From an equity standpoint, my fear is that if done carelessly, design thinking could reproduce stereotypes and pejorative actions, and to me that is antithetical to the philosophies of Deeper Learning. But not all is lost — there is hope! I believe there is great power and potential in design thinking: the power to disrupt the dominant agenda. And here are some ways we can do that:
Explicitly Teach Empathy
Through my work with National Equity Project, I learned that empathy is a skill or “set of muscles” that must be built. You must dedicate time explicitly to enhancing this skillset. And so we must do that for our students. Here are a number of ways to go about doing that:
In The Classroom:
- Teach the skill of listening. And use a protocol! Human beings by nature are not great listeners, so be sure to use a series of steps to hold space for sharing and listening to happen. One of my favorite exercises I learned from Rob Riordan, co-founder of High Tech High, was simply to provide students with a low-barrier writing prompt, ask them to write, ask them to read what they wrote to a peer, have the peer write down exact phrases in quotes, then share back “I heard you say…” The Constructivist Listening Dyad is another wonderful approach to ensure students are actively listening to one another.
- Teach students the craft of asking beautiful questions — of themselves and of others. Dedicate the time to setting students up for success by learning how to ask open-ended questions that foster curiosity and understanding. Check out the work of Warren Berger for great resources on helping students ask the kind of questions that let them flex their empathy muscles.
- Teach students how to analyze assumptions. Elena Aguilar offers a wonderful visual for this process in her book The Art of Coaching. And while this is likely a bit advanced for younger children, it’s a good tool for you as the teacher to begin to recognize when student assumptions are kicking in. Through the art of questioning you can probe student thinking to unpack their beliefs. This empathy map has some great examples of questions you can ask students to reflect upon throughout this process.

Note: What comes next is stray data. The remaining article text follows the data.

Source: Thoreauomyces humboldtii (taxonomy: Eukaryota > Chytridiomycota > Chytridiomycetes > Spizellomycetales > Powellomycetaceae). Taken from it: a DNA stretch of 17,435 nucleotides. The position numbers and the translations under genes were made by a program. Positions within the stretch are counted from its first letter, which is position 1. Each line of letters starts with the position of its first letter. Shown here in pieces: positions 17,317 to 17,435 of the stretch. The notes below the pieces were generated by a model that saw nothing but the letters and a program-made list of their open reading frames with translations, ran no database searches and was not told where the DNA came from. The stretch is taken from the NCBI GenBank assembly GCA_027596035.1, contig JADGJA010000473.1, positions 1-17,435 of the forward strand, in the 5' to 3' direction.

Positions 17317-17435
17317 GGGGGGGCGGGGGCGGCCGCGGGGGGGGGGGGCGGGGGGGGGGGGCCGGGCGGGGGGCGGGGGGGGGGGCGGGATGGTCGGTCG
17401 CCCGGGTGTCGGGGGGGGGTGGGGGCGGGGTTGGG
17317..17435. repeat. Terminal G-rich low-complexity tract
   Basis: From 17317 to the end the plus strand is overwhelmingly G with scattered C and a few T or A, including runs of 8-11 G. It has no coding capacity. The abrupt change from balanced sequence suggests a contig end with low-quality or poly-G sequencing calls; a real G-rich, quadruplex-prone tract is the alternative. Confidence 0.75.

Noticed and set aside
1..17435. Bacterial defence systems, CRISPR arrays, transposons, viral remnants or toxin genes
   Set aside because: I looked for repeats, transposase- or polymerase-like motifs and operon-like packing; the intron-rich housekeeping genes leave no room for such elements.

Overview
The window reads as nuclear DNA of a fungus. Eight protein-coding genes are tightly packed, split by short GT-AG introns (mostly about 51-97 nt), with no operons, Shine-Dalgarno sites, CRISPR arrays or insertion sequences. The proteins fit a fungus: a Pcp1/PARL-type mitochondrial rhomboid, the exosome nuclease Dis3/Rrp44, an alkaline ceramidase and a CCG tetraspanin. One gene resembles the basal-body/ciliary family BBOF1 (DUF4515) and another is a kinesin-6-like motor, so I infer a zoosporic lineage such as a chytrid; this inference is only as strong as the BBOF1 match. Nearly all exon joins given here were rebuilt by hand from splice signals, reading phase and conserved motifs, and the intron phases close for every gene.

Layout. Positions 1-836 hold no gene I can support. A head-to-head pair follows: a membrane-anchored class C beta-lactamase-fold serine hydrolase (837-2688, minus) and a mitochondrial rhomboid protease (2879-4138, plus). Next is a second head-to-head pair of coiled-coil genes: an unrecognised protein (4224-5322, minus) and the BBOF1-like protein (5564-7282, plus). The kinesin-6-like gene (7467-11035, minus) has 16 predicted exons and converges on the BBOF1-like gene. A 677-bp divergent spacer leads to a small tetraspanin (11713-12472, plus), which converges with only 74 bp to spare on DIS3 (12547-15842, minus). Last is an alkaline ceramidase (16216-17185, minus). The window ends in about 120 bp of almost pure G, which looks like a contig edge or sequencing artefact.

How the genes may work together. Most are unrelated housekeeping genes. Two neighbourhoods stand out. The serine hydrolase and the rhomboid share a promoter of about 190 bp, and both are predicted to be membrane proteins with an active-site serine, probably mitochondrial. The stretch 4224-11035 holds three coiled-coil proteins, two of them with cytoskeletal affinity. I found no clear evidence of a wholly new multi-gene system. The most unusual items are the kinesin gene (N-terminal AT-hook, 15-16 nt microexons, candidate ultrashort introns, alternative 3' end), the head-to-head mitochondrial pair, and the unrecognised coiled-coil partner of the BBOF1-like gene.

- Teach students the power of a lens. The National Equity Project uses five equity lenses when entering into a situation. And while this is not a student-friendly resource, it does provide a rationale for being aware of the lenses you wear in a particular context, and the value of wearing a variety of lenses over a period of time. The skillset of taking on different perspectives and analyzing points of view is critical for students. You can use a protocol as simple as a Visible Thinking Routine: Circle of Viewpoints, or something as advanced as developing your own lenses for students to wear when looking at a particular event, context, or process.
In the field:
- Teach students ethnographic research methods for collecting data in the field. It can be as simple as offering workshops on how to conduct an interview or how to conduct observations, or as advanced as diving in to decolonizing research methods. Hold workshops or bring in experts to help you teach how to interview, observe, and document.
- THEN get students out into the field… and as much as possible. Send them to observe human and animal behaviors or natural processes, send them out to experience a community as though they are part of it, arrange for them to interview people, or have them produce surveys for random participants. Any way to get them to roll up their sleeves and experience life through the eyes of a “user” or local, do it!
- Go virtual. Sometimes pairing students with the most authentic connection isn’t possible in the flesh, so don’t be afraid to line up virtual connections, using Skype or Google Hangouts to conduct interviews and observe behaviors and processes.